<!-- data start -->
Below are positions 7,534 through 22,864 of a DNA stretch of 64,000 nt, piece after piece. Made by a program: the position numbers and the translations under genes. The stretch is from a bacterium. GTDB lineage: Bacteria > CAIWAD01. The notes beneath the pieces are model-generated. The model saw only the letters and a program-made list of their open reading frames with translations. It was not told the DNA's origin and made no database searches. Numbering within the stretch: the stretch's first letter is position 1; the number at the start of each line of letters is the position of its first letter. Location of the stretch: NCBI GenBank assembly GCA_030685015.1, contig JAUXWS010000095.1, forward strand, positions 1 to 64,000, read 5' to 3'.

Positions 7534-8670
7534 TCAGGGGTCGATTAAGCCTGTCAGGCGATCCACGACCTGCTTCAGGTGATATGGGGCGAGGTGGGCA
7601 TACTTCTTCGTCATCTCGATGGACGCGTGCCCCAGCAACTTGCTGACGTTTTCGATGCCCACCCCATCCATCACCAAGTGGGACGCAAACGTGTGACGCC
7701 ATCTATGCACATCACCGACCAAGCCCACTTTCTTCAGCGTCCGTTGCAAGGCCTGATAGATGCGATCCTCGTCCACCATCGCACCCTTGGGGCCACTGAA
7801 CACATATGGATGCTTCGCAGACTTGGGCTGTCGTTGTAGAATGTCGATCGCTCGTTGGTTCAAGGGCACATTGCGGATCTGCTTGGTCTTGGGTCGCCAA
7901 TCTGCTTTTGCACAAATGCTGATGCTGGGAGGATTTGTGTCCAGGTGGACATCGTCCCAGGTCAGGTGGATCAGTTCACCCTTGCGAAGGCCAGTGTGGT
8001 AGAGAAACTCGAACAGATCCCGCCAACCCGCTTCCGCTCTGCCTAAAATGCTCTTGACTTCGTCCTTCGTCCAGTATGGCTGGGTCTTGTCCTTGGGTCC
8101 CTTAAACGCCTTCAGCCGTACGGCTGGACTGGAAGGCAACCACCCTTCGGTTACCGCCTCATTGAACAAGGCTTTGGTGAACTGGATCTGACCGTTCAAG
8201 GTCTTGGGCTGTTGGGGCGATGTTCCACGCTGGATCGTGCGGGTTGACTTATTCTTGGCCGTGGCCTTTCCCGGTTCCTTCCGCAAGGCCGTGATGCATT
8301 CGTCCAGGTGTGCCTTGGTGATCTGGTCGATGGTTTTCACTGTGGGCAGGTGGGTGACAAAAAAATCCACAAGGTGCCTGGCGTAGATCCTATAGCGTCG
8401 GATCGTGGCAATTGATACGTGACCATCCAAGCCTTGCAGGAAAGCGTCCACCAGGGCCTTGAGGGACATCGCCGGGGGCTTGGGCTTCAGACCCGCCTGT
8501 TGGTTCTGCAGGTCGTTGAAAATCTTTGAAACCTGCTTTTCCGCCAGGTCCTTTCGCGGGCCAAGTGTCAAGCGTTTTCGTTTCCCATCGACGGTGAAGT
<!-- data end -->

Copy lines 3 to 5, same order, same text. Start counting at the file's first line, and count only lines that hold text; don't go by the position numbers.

7534 TCAGGGGTCGATTAAGCCTGTCAGGCGATCCACGACCTGCTTCAGGTGATATGGGGCGAGGTGGGCA
7601 TACTTCTTCGTCATCTCGATGGACGCGTGCCCCAGCAACTTGCTGACGTTTTCGATGCCCACCCCATCCATCACCAAGTGGGACGCAAACGTGTGACGCC
7701 ATCTATGCACATCACCGACCAAGCCCACTTTCTTCAGCGTCCGTTGCAAGGCCTGATAGATGCGATCCTCGTCCACCATCGCACCCTTGGGGCCACTGAA